A: No, I do not think that aspiration is taken seriously at all in the CF community. Nor is it taken as seriously in the non-CF world.
Original article found at: https://cysticfibrosisnewstoday.com/2017/12/14/aspiration-risks/?utm_source=Cystic+Fibrosis&utm_campaign=a772c5a83f-RSS_THURSDAY_EMAIL_CAMPAIGN&utm_medium=email&utm_term=0_b075749015-a772c5a83f-71418393
Guest Blog By: Lauren Jones Hunsaker
Most of us have had to suffer through a holiday admission at one point. It’s a reality of our disease, which, for most of us, never made a habit of consulting our social calendars before burdening us with an exacerbation. I’ve spent several Christmases, birthdays, wedding anniversaries and many-a-Thanksgiving admitted. As far back as middle school, most of my holidays were spent in the hospital simply because it was an advantageous time for an admission.
It’s not an easy thing to endure for kids or adults. On a good day, being in the hospital is boring, uncomfortable and tedious. The holidays magnify our misery by adding self-pity and a serious case of F.O.M.O. to the litany of grievances. However, there are a few easy things you can do to weather the emotional storm of a holiday admission:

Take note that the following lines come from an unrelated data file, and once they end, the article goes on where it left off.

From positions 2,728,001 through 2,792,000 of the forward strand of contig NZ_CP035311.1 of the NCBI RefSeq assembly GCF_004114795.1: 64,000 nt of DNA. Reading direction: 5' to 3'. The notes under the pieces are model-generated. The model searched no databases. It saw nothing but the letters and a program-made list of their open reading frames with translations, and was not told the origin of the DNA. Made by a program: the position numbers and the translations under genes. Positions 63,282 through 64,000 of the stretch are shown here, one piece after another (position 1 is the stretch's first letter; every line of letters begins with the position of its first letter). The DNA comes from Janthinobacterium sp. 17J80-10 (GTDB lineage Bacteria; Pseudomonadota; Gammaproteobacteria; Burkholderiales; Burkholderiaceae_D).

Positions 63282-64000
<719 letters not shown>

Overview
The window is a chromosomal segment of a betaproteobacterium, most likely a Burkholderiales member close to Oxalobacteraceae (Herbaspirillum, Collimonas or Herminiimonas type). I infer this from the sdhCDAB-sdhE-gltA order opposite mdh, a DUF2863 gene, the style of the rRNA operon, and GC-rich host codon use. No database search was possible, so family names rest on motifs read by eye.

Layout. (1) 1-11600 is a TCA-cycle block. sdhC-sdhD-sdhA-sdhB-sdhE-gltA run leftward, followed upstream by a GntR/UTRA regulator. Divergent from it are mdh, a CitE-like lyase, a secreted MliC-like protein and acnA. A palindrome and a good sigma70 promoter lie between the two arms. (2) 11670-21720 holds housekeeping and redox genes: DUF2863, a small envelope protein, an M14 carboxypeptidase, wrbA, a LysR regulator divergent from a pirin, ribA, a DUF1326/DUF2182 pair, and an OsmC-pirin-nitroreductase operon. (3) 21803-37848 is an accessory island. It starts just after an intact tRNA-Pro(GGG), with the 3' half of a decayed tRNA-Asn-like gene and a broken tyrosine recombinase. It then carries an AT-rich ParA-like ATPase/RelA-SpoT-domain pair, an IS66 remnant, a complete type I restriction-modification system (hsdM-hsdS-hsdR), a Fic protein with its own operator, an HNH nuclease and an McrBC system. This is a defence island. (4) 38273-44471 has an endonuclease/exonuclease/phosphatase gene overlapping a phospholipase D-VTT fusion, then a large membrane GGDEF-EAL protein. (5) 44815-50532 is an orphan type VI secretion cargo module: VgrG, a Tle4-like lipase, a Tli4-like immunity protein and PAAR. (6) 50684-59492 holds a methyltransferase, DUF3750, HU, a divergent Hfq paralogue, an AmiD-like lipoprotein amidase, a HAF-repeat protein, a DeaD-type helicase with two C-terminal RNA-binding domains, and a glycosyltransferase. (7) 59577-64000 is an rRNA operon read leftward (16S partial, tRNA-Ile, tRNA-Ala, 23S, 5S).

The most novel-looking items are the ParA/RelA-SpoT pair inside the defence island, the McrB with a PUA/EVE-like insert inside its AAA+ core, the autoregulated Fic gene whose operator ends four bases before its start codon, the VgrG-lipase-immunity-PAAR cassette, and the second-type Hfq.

- Make a To Do List. While a day of nothing but channel-changing can seem never ending, a daily to-do list can help compartmentalize your day and alleviate the monotony of an admission. Reading, exercising, playing games or journaling at specific times can be helpful distractions and keep you from staring wistfully out of your window.
- Enjoy Holiday T.V. Ordinarily, I don’t watch a lot of television. But during the holidays there are so many classic movies, parades and specials on, allow yourself to indulge in the holiday deluge. If nothing else, it helps pass the time and connects you to the outside world (“Hey, did you catch It’s a Wonderful Life for the sixteenth time on NBC?” “I sure did!” “I don’t really understand why ‘Hee Haw!’ is funny.” “Me either, but Clarence is my favorite.”).